Vista Home Premium Downgrades MCE

As much as I like Microsoft products I have to say I really hate some of their business decisions when it comes to Vista. My biggest beef is the fact that Home Premium doesn’t include Remote Desktop.

A common setup of Media Center is to run a headless (without monitor, keyboard or mouse) Media Center machine that records while an extender, in my case an XBox 360, is used to watch the recorded content. The only thing that makes this possible is the fact that Media Center Edition (the pre-Vista version) includes Remote Desktop. Whenever I need to check disk space, make sure updates are installed, install new tuners, install new drives, etc. I just remote into my MCE machine and manage it that way.

Along comes Vista and I find that Remote Desktop is considered some kind of ultra-premium feature and now you have to go all the way to Ultimate to both Remote Desktop and Media Center. So now a machine that sits in a corner, that doesn’t even need the Aero interface, much less Ultimate Extras, is going to need Vista Ultimate in order to function like it used to.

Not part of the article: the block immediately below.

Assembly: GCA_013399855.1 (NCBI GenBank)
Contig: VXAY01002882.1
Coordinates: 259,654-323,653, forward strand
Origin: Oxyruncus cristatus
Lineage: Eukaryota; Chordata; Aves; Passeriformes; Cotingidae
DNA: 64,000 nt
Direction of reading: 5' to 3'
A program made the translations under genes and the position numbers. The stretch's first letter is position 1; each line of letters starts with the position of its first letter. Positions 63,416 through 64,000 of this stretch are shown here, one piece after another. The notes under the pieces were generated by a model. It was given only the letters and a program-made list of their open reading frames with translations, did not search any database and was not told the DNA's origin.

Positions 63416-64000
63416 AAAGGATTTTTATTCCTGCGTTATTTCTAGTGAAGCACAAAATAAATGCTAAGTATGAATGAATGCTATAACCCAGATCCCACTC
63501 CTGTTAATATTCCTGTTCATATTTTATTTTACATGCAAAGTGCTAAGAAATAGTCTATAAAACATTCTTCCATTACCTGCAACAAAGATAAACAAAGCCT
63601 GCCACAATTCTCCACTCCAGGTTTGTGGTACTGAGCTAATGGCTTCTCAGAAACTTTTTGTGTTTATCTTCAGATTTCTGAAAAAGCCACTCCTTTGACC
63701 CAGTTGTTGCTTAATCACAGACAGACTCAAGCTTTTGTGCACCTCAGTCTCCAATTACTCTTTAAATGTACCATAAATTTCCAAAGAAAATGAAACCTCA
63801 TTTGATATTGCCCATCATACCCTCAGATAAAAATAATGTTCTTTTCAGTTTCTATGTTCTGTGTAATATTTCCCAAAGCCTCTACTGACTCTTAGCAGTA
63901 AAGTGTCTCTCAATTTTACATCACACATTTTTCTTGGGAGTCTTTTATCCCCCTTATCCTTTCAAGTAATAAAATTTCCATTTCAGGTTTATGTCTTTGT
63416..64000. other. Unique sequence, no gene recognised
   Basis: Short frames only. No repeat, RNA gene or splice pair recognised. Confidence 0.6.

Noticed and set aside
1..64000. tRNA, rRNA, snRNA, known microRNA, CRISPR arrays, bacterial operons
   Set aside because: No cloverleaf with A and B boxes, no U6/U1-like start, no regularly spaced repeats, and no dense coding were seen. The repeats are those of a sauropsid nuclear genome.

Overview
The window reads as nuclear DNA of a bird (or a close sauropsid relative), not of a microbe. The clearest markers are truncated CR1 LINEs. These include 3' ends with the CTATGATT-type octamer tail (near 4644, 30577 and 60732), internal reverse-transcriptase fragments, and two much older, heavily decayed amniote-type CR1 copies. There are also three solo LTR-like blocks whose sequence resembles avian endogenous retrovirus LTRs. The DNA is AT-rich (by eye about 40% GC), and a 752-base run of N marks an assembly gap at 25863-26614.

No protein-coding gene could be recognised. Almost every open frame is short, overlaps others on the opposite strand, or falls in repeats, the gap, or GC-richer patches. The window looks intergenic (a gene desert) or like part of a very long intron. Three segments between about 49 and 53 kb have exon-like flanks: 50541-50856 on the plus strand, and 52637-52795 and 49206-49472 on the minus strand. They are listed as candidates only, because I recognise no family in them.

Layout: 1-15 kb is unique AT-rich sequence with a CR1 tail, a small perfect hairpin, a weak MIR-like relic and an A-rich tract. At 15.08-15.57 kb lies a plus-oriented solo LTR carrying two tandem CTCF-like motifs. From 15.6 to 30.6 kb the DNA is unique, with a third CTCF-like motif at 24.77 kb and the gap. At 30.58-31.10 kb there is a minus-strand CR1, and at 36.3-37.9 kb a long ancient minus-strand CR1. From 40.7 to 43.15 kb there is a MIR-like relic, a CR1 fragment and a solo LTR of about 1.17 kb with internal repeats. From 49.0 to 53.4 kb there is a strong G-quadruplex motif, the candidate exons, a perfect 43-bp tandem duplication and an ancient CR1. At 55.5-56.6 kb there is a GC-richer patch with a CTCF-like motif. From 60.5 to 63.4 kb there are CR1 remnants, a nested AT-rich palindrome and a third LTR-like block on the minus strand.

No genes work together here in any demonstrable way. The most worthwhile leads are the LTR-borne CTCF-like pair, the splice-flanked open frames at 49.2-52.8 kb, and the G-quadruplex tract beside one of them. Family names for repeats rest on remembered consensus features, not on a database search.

What really brought all of this home was the fact that I recently picked up a new HP dv9000 laptop, thinking that when the laptop out-lived it’s usefulness I could turn it into a Media Center to replace the pre-Vista MCE tower I have in my office. Planning for this I paid for the small upgrade to MCE with the coupon for Vista Home Premium when it finally came out. Well, I get Vista Home Premium, install it, and discover that suddenly what I could do in MCE I can no longer do in Vista Home Premium. So in essence what I got was a coupon for a downgraded OS.

Microsoft has done some wonderful technological advances with Vista but has failed horribly when it comes to to their tiering structure. It’s no secret that while they have some top-notch engineers their business and marketing leaders leave a lot to be desired.

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